New database technologies such as NoSQL and in-memory databases, which are typically associated with big data, offer benefits that relatively few tax systems currently leverage. In the future, you can expect to see faster processing of tax data, as well as tax systems that can dive deeper into transaction-level detail, where previously only trial balance data may have been used. This advancement will enable indirect tax professionals to handle data with more volume more effectively. These advancements in database technology mean that the quantity and integrity of data are becoming much less of an issue than they were in the past. While there was once a time where tax professionals might sample a subset of the data for audit, automated processes are increasingly testing all the data in a shorter and more reasonable amount of time.

Data analytics for today’s demanding tax environments

Having a handle on all your tax data is critical — especially as modern indirect tax professionals look to elevate their position within their organisation and ensure tax is involved in crucial business decisions.

Whilst most professionals are still trying to remain compliant in a world of ever-changing regulations, it’s important to look beyond the typical duties of the tax department and know that advances in technology will soon enable your indirect tax teams to consume data and draw conclusions more quickly and efficiently. For forward-thinking indirect tax professionals, using tax analytics software tools can create a holistic, global tax story that will aid in both compliance and strategy.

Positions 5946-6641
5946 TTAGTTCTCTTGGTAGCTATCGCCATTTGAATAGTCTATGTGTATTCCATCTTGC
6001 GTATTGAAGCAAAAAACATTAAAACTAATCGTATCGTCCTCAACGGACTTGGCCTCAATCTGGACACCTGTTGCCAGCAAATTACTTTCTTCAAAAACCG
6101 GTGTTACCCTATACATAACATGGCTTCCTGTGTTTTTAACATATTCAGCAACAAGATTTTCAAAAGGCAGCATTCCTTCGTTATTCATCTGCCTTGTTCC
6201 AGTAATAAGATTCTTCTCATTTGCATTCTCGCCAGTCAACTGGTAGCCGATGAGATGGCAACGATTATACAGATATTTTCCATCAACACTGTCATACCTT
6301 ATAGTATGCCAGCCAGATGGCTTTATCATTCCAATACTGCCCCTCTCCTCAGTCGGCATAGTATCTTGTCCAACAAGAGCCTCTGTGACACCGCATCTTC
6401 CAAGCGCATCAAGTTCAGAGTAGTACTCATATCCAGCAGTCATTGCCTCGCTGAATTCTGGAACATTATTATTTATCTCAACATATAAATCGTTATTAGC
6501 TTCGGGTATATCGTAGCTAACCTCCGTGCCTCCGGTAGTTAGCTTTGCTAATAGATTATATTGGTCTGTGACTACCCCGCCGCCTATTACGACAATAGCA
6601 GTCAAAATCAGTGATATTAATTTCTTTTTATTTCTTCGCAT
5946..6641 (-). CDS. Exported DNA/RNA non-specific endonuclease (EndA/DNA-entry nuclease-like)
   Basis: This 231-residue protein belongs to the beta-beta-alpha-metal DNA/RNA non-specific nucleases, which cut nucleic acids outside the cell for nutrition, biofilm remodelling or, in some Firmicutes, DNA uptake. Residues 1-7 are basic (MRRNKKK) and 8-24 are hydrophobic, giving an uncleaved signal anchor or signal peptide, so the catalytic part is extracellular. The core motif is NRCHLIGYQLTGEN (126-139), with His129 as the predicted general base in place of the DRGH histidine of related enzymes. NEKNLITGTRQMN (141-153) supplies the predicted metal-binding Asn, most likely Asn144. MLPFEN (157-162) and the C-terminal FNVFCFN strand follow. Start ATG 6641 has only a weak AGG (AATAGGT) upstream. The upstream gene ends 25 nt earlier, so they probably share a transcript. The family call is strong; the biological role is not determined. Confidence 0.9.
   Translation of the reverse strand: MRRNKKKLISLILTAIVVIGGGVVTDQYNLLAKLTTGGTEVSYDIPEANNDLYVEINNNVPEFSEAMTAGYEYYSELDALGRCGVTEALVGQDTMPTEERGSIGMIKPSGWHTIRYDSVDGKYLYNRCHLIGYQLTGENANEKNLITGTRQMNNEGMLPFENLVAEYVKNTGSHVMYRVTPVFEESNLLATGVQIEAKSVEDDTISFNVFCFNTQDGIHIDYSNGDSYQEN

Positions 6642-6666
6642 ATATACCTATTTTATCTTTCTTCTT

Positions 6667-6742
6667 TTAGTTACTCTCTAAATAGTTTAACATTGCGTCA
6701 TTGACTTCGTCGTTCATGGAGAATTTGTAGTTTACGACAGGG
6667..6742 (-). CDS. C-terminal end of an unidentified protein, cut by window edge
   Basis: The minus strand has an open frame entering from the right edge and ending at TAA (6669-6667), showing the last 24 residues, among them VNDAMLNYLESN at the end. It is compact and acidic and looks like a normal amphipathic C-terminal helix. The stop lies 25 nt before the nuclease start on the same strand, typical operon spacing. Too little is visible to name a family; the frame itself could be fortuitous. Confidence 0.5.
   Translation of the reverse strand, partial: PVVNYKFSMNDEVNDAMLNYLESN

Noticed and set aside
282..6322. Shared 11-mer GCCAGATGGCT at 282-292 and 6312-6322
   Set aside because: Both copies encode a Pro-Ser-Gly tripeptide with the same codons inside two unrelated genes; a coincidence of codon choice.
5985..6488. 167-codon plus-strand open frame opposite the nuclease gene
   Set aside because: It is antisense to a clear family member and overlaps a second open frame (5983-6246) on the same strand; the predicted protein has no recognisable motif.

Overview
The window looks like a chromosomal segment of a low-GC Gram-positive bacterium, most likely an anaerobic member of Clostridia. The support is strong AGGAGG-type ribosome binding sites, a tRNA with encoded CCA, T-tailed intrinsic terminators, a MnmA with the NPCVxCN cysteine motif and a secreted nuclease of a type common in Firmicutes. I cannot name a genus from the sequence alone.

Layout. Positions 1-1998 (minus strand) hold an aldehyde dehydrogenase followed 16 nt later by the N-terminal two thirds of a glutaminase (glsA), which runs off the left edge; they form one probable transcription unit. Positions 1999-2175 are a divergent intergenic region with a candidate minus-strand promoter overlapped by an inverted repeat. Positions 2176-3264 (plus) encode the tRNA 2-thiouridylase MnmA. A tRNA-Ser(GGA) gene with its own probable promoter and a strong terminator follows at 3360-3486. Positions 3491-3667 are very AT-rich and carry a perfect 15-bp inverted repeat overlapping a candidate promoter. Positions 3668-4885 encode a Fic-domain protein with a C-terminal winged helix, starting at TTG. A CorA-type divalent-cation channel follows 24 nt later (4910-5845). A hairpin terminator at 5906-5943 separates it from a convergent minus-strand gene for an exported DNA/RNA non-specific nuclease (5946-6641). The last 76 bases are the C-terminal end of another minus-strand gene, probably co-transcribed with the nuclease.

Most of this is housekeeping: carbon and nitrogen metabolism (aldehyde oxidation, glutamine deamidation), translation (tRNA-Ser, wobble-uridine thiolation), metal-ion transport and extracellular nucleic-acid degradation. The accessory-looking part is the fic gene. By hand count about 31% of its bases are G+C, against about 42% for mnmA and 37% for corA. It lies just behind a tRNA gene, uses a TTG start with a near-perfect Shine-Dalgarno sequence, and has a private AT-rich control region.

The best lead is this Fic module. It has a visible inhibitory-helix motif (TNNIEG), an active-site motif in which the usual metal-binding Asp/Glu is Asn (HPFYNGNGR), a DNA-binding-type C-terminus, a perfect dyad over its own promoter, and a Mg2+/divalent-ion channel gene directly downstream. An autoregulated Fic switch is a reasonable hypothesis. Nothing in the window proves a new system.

Having a software solution that enables you to connect across the different operations and data sources can be invaluable. Instead of spending time collecting the information required from various sources, your team can focus on high-quality analysis and planning activities. The right tax software can help get you out of the “heads down” world of risk management and compliance and empower you to look ahead and ensure tax is viewed as a true value-add for the company.

Beyond just the tools that are available today, it’s also a good idea to ask your indirect tax technology vendor about their technology roadmap and take the time needed to understand the benefits they can offer, now and in the future. Are they exploring artificial intelligence, natural language processing, and more to enhance your analysis capabilities? Are they looking ahead not just to what’s possible now but what will be possible in five years? Having a forward-thinking indirect tax software vendor can ensure that your tax department stays ahead of technology changes and demonstrates even more value.

By harnessing the power of analytics and innovative technology, corporate indirect tax departments will ultimately enhance their ability to plan strategically, validate results, and influence business decisions. Above all, the effective use of analytics will ensure that your organisation can adapt nimbly to the evolving changes that have become a staple of the global indirect tax landscape — and perhaps that is the most significant power of all.

Learn more about ONESOURCE Determination. Use our global tax determination software to calculate and record VAT, sales and use tax, GST, and excise tax.